Lesson Plan

To Eat or Be Eaten

Elk grazing in the grass
William W. Dunmire
Bull elk


In “To Eat or Be Eaten,” students demonstrate energy transfer and connections between plants and animals.


  • Show the relationship between animals and plants in the food chain
  • Explain the importance of a healthy food chain/web/cycle
  • State the connections between predators, prey, and plants


All living things, plants and animals, are connected as parts of a food chain. Some members of the food chain are producers, providing food for other organisms. Other members are consumers of those producers. Knowledge of the interrelationships and interdependencies of living things is important.


  1. Select which animals, plants, and energy sources to include in a web of life activity. Use the Eat or Be Eaten supplement (63 KB pdf) as your guide. Write the name and draw a picture of the animal/plant/energy source on the front side of the card. On the back of the card write what it eats and is eaten by. Loop a string through each card so students can wear the card like a necklace.
  2. Offer examples to explain the terms consumer, producer, herbivore, carnivore, omnivore, predator, and prey.
  3. Go outdoors to a large open space and provide instructions for a web of life activity without giving it a title.″

    Have students form a circle.

    Give students new names—Mr. Grizzly Bear, Ms. Mountain Lion, etc.

    Pass out Life Cards for students to hang around their necks, picture side out. Attempt to position an animal across the circle from the food it might eat. (If it is a small group, go through the cards to select the most appropriate animals/plants and be sure to include the Sun card.)

    Have students lose their voice, except when they have energy (the string).

    Explain that only one card may start the game. Elicit finger pointing for who it might be. When they have determined that the Sun is the beginner of the game, have the Sun go to the center of the circle.

    Give the end of the string to the Sun.

    Have the Sun state whom he/she will give energy to. It must be one of the green plants. If necessary, review photosynthesis.″  Keep the string from sagging or becoming a tug-of-war object.

    Have the Sun stay in the center while you walk the string to the plant. Continue to walk the string to each player as they are chosen. You will be in the web and may have to go through contortions to take the string to the next person.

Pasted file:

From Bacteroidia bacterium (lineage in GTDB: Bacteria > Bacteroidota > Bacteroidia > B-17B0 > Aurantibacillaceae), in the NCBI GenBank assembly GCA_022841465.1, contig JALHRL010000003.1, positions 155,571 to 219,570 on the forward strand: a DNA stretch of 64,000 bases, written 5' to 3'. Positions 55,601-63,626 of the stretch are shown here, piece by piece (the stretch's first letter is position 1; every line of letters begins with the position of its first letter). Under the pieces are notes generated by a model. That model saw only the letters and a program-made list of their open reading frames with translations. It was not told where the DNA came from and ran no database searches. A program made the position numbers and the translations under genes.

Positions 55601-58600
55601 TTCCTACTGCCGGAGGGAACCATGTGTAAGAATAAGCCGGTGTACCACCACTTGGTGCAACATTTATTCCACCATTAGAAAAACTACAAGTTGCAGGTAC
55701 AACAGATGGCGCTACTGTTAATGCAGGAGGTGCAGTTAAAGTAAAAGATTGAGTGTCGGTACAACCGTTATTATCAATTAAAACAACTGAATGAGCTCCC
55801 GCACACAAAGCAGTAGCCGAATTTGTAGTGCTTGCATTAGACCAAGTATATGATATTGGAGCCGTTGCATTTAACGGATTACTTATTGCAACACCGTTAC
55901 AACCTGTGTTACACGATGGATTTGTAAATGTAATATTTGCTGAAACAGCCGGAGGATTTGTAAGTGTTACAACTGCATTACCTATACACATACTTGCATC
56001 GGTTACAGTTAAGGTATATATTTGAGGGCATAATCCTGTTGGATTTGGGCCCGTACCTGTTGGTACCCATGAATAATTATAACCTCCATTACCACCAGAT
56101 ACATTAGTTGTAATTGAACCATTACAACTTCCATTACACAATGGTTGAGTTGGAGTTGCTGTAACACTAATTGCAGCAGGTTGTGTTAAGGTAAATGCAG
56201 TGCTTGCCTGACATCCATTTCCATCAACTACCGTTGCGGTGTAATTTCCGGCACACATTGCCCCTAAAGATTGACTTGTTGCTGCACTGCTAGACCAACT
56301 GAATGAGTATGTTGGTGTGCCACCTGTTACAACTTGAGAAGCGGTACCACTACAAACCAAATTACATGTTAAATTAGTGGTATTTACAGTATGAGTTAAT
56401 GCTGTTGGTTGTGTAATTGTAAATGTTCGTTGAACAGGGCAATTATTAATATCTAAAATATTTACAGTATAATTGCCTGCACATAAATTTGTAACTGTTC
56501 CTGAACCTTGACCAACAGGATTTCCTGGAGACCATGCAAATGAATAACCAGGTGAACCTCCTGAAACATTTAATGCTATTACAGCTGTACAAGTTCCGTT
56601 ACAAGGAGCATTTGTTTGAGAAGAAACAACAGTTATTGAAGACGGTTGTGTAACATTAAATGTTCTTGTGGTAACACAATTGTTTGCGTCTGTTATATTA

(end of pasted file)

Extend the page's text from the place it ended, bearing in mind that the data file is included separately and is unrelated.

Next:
Send the energy (string) back to someone who is already in the web if necessary to include all students.
  4. Open a discussion by asking questions. What does this look like? What have you created? If we had time and string and many more hands, could we go around more times? What are some other possible relationships that you see in the circle? Where do humans fit into this web of life?
  5. Discuss the importance of a healthy ecosystem to enable everything to survive.Allow two or three students to jiggle their string with a large up and down motion while everyone else sits very still. Have the others look at their own string. If their string has wiggled even a little, they are somehow connected to the others. Do this a few times, using different students each time. What would happen to them if the ecosystem became unhealthy for the other inhabitants?
  6. Talk about each animal and plant as you wind the string. If there were a problem with the fish, the otter would be affected, etc. You could make scenarios up as you go, but this part needs to move right along.
  7. Have students take off their name tags and collect them.

NOTE: You also might include soil, shelter, or water in the circle, especially if you have more than 31 participants or want to include the adults. There are no cards for them (unless you/they make them), but they could remember their role and state it to the others. This would open discussion beyond just food/energy needs. The string would become more than just food energy.

Park Connections

Though visitors to Yellowstone often have a favorite animal or location in the park, it is important to realize that all living things are connected in their environment and that a healthy ecosystem includes ALL of its native components. The interdependence and connectedness of all things means that when one species is threatened, often many others will be as well.

This “web of life” activity demonstrates the cascade of issues surrounding the population decline of native Yellowstone cutthroat trout due to the introduction of non-native lake trout in Yellowstone Lake. Many other species can be affected by the decline in cutthroat trout since they spawn in streams and swim closer to the surface than lake trout. Many wildlife species prey on cutthroat but may not be able to switch to catching lake trout because lake trout swim in deeper waters.


Lead a group discussion or ask students to state why they think park managers reintroduced the grey wolf to the park after they had been intentionally exterminated decades earlier. What other animal and plant species may have been affected when wolves were absent from the park ecosystem for 60 years? What species may be affected by the return of a predator such as the wolf?

What might happen if grizzly bears became extinct?
What might happen if the climate becomes markedly warmer and drier or weather patterns change drastically enough to alter plant communities and fire seasons?


producer, consumer, herbivore, carnivore, omnivore